Automatic Speech Recognition, or ASR, is software that enables recordings of spoken word to automatically be converted into text. Such technology is similar to OCR, which turns images of text into text characters that a computer can read, but instead of converting images, ASR converts audio and video, or AV files.
Automatic speech recognition has been developing for around 70 years, from recognizing handful of single words such as digits, math operators and calculator commands carefully pronounced by a single speaker, through short sentences composed from thousand of given words with very restricted structure, to today virtual intelligent assistants, dialogue systems, and fully automatic transcription of (e.g.) conference talks.
The first ASR systems from 1950’s were based on acoustic models of speech. They were able to determine the vowels and consonants by their characteristic spectrum of low and quiet frequencies. They were later enhanced into a robust system of handcrafted rules, finite-state automata and brute-force search into a single-purpose domain dependent systems. Later, powerful statistical systems such as Hidden Markov Models and n-gram language models were introduced. They allowed to train ASR systems from corresponding examples of speech and text fully automatically. The domain, language, dialect, and individual speaker varieties are covered by the system, if they are significantly represented in the training data.
Nowadays, the statistical models are replaced by Deep Neural Networks (DNNs) which amaze us of doing the same job better, so the overall quality is sometimes on par with humans. DNNs for end-to-end ASR are capable to find their own way to transform speech into text, they learn to cope with acoustics, phonetics, grammar, vocabulary, real-world knowledge and orthography without direct human supervision. They only need the training data, appropriate design and powerful computers.
Speech recognition software is “trained”, which means it has been provided with many AV files with perfect man-made transcriptions, to learn what sounds correspond to which letter combinations. The name for this process is Machine Learning ()ML. This means that a selection has to be made by humans on how to train the software. Because of this, ASR can be accent and dialect sensitive: ASR for Australian English might not work for American English.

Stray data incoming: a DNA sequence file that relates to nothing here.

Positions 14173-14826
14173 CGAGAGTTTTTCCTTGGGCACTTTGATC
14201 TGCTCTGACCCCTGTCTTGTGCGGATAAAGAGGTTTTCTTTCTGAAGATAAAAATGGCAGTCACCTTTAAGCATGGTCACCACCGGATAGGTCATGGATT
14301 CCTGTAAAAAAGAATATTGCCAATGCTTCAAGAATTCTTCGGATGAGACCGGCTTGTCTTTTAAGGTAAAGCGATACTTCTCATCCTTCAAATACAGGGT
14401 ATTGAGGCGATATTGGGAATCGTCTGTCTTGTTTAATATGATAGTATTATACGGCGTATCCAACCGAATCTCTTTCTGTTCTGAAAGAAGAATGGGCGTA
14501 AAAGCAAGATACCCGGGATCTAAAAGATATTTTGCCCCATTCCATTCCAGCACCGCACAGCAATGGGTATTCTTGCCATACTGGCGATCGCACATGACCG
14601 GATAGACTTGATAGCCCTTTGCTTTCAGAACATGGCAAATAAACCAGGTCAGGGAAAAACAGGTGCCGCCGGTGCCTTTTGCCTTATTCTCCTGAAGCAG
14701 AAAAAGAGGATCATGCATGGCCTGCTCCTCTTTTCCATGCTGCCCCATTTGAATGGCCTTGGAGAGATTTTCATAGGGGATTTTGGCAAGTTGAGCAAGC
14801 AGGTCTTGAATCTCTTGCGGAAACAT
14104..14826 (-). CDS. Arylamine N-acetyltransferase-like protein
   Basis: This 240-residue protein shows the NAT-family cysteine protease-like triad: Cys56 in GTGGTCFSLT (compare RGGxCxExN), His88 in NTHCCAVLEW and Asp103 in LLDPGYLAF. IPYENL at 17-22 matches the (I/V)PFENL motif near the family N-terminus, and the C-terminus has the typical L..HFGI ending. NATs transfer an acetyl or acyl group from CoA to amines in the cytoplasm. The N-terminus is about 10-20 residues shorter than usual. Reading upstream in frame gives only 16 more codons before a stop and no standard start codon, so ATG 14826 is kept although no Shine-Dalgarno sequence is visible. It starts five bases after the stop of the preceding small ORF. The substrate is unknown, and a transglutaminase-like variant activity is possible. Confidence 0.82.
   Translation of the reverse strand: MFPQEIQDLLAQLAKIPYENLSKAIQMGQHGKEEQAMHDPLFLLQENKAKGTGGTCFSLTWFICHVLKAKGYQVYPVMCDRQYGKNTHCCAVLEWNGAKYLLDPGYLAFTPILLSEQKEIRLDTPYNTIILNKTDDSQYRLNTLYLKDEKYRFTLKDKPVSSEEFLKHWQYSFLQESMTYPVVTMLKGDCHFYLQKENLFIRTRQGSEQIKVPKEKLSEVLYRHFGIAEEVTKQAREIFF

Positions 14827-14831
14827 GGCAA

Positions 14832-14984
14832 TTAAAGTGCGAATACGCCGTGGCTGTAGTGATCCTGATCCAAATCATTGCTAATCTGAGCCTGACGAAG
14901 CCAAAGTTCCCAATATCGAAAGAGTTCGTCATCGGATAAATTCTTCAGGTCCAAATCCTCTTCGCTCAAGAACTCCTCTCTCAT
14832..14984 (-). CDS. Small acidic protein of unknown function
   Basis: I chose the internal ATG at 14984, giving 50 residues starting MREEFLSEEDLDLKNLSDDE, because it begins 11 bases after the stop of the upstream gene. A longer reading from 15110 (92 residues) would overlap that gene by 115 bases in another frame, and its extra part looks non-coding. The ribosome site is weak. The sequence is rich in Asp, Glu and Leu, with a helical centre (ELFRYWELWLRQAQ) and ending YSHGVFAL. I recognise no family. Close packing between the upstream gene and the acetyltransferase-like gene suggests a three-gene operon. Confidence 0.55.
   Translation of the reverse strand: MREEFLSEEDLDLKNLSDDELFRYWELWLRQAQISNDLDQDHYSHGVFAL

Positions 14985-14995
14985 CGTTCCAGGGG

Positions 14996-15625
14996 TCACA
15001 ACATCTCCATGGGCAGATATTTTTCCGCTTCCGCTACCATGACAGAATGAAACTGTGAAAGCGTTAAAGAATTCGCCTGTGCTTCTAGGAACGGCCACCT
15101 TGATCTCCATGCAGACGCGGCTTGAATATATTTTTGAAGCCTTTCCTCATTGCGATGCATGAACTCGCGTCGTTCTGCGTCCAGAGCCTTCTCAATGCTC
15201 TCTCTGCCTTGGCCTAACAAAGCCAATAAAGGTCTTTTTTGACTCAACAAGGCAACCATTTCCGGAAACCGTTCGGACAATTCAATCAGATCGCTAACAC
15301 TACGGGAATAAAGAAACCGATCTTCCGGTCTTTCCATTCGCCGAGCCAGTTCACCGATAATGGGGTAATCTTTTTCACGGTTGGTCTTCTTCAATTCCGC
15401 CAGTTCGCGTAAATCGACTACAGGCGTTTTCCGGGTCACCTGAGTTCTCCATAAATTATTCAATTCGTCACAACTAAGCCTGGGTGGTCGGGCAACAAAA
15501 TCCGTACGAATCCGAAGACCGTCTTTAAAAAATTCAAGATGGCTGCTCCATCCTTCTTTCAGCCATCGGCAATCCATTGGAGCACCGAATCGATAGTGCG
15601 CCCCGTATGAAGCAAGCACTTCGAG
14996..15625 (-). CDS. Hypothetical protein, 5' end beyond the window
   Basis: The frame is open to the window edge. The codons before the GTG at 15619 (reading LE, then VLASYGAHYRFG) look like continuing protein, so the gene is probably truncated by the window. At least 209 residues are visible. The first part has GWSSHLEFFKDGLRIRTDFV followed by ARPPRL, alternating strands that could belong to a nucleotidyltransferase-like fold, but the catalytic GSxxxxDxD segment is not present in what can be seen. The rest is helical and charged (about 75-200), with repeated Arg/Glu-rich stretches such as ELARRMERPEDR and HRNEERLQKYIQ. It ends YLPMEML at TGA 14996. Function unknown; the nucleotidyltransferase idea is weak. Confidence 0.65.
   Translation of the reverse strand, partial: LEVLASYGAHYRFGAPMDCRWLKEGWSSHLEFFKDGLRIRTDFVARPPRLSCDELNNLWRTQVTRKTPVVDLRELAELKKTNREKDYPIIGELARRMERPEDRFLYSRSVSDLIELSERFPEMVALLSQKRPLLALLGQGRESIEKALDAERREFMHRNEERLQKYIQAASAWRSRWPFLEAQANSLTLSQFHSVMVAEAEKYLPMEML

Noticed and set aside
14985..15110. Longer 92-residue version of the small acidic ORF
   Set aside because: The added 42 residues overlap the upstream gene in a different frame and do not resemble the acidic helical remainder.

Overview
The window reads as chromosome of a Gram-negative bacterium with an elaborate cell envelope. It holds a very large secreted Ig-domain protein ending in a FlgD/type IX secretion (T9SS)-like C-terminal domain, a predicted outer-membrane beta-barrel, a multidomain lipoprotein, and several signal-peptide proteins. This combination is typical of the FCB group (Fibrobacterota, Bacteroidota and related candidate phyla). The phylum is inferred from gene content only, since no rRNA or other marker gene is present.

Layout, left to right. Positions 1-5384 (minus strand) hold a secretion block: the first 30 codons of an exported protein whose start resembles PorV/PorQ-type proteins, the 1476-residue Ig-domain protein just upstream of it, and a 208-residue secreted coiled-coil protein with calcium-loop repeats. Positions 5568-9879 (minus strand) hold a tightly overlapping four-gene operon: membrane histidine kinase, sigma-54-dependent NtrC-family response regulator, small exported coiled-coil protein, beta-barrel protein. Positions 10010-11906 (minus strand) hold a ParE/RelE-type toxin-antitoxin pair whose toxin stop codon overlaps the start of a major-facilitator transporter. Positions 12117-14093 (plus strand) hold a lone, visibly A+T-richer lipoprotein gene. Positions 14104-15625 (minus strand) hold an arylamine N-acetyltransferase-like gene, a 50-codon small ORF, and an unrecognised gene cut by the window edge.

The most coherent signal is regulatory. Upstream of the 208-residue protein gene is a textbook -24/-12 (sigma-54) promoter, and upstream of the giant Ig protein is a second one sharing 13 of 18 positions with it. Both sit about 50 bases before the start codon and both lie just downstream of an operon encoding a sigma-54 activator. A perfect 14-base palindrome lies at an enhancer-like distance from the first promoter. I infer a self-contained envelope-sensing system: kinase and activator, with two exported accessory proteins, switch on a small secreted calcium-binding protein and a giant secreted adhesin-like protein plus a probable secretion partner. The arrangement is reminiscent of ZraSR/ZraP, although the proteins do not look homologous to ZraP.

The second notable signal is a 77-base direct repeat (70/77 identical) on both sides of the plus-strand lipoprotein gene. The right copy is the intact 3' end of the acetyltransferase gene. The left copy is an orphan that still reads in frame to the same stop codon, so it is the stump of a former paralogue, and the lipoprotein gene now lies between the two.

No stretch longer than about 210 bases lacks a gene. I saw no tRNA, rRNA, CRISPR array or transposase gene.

ASR and Oral History
In the context of Oral History, ASR is often seen as ideally replacing the classic process of transcription. One gives the computer an audio file, and after a couple minutes a perfect audio transcript is returned. Unfortunately, the technology is not nearly capable of this at present. It can however be of aid in the process of transcribing, by doing the bulk of the work, after which a person has to correct mistakes, add punctuation and improve syntax. Another use of ASR has been in improving searchability in large collections of audio and video files. In cases such as the Clariah Media Suite, this means that a search query is not limited to providing results in the metadata, but in the contents of spoken word in the AV data as well.
Considerations when using ASR
When a researcher is contemplating using ASR, it is important to realize certain AV sources are more suitable than others. Here are some things to keep in mind. First, the audio quality should be high. This means that voices are clear, not echoey, and recorded close to the mouth with adequate microphones. Secondly, ASR works best on monologues. If an audio file is full of people interjecting and talking over each other, results might be confusing to read, as not all software is capable of recognizing different people by voice. Ideally, the file should have a seperate channel for every speaker. Lastly, ASR is generally not very good at dealing with accents and dialects. When dealing with migrants or rural peoples with accents that might be easy for you to understand, ASR might still majorly struggle with it. Let alone accents that are hard to understand for human outsiders.